Prior Columbus AFB air traffic controller now manages 1 of busiest control centers in US

  • Published
  • By Airman 1st Class Hannah Bean
  • 14th Flying Training Wing Public Affairs
A prior Columbus Air Force Base air traffic controller now manages one of the busiest ATC centers in the United States, handling an average of 2.3 million aircraft operations annually.

Dino S. Hall was recently appointed to the position of Air Traffic Manager in July 2019 at Chicago Air Route Traffic Control Center (ARTCC) in Aurora, Illinois.

The Chicago ARTCC (ZUA) is one of 22 ARTCCs operated by the Federal Aviation Administration and is the fifth-busiest ARTCC in the United States. Their primary responsibility is sequencing and separation of over-flights, arrivals and departures at airports inside its airspace, that include Chicago O’Hare and Midway International Airports in order to provide safe, orderly, and expeditious flow of aircraft.

"I am very thankful to the men and women of the Air Force that I worked with at Columbus and owe them a sincere debt of gratitude although I didn't see it that way at the time," he said with a chuckle.

In a phone interview with Hall, he was quick to point out his Air Force and ATC training at Columbus AFB as the bedrock to his ascension within the Federal Aviation Administration over the years.

Growing up, Hall -- an African American male from Chicago -- had a love for aviation. He had dreamed of being an Air Force pilot, but at the time he did not have a college degree, which is a requirement for any commissioned Air Force officer. Hall was able to pursue aviation through another route – enlisting into the Air Force as an air traffic controller.

"I started my career at Columbus Air Force Base in 1981 and was trained in the busy Radar Approach Control, (RAPCON)" he said. "I remember when I first walked into the RAPCON how highly charged the environment was and how scared and intimidated I was. Columbus AFB was my first and only base, and I remember how intensive the training was. In the four years that I was there it shaped my entire career and prepared me for the FAA."

Hall arrived at Columbus AFB after an intensive training program at Cody Hall on Keesler AFB in Biloxi, Mississippi, where all Air Force ATC training is conducted.

According to Hall, upon successfully completing the ATC training at Keesler AFB, he went into an even more intensive and realistic training program at Columbus AFB.

"We were training pilots and controllers simultaneously in a [very busy] air traffic environment,” he said. “When I was there we had over 200 T-37 Tweet and T-38 Talon aircraft that crowded the skies and radar scopes. It was a challenge to the air traffic controllers on a daily basis.”

The mentality it takes to be successful in this line of work such as ATC can be challenging, yet rewarding for some.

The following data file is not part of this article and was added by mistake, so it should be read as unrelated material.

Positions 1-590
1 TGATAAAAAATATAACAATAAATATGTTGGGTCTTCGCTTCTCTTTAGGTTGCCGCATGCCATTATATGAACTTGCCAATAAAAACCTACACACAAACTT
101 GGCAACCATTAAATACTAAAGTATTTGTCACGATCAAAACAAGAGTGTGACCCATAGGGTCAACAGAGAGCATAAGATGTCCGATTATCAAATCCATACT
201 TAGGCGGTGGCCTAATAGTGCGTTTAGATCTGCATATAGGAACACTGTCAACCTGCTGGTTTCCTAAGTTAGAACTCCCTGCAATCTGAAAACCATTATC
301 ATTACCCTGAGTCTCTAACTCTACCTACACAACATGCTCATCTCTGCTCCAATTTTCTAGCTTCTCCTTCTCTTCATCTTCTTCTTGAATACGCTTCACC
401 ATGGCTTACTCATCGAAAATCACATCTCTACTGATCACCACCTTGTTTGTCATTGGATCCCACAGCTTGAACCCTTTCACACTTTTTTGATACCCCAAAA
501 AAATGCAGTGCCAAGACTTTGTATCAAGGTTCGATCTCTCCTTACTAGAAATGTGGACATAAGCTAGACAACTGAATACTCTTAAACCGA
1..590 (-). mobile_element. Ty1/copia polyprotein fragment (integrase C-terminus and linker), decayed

"Columbus was considered a Level III facility when I was there and the word was if you could become a fully certified/rated ATC at the Columbus Air Force Base RAPCON, you could get rated anywhere,” Hall said.

This proved true for him, noting that when he left Columbus AFB, he was well prepared for the FAA.

After separating from the Air Force in 1985, Hall applied to and enrolled in college at Southern Illinois University in Carbondale, Illinois. In May 1989, he graduated with a bachelor’s degree in science with a major in aviation management.

Then in August 1989 he began his career in the FAA at Chicago ARTCC. Over the years, Hall worked at various locations, to include the Great Lakes Regional Air Traffic Division Office in Des Plaines, Illinois, the Albuquerque ARTCC in New Mexico, and even the Chicago O’Hare Terminal TRACON, and was selected for a detail as the Acting Air Traffic Manager at O’Hare Air Traffic Control Tower. After 30 years in the air traffic control business, Hall returned to the Chicago ARTCC where his FAA career started, now working as the air traffic manager.

Chief Master Sgt. Jeffrey Vogel, the current chief controller of the 14th Operations Support Squadron RAPCON at Columbus AFB, was quick to congratulate Hall and wish him continued success in the ATC profession.

“We groom all our controllers for success, and Dino is one of many who’ve benefited from that effort,” Vogel said. “He’s clearly done well, and we are very proud to have him in the heritage of Columbus AFB success stories. Air traffic control training here is unquestionably the Ph.D. level of complexity, knowledge and practical application, and just sheer difficulty ... and Dino can easily attest to that.”

Being responsible for the safe, expeditious flow of air traffic can produce a high level of job-related stress, which the career field is known for.

“Yet we still inherit the greenest, just-out-of-tech-school trainees, most of them still teenagers,” Vogel said. “All the while investing a tremendous amount of resources into building that unassailable, enduring foundation of knowledge and proficiency.

“One could say that in our mission to create the world’s greatest pilots, we’re also creating the world’s greatest controllers in the process, and Dino was certainly a benefactor of that effort,” he continued

Hall said working in the world of aviation has been a rewarding challenge that has brought success throughout his 30-plus-year career in ATC.

“It’s been a great career,” he said. I’ve enjoyed it. There’s a lot of people I’ve met and became friends with. I really enjoyed my time in the military, it was a great time being in the military. I enjoyed it a great deal, along with my time in Columbus. I feel I have a responsibility to introduce students to careers in the aviation industry. Therefore, I have volunteered throughout my FAA ATC career and provided scholarships to students to attend summer Aviation Career Education (ACE) Camps.”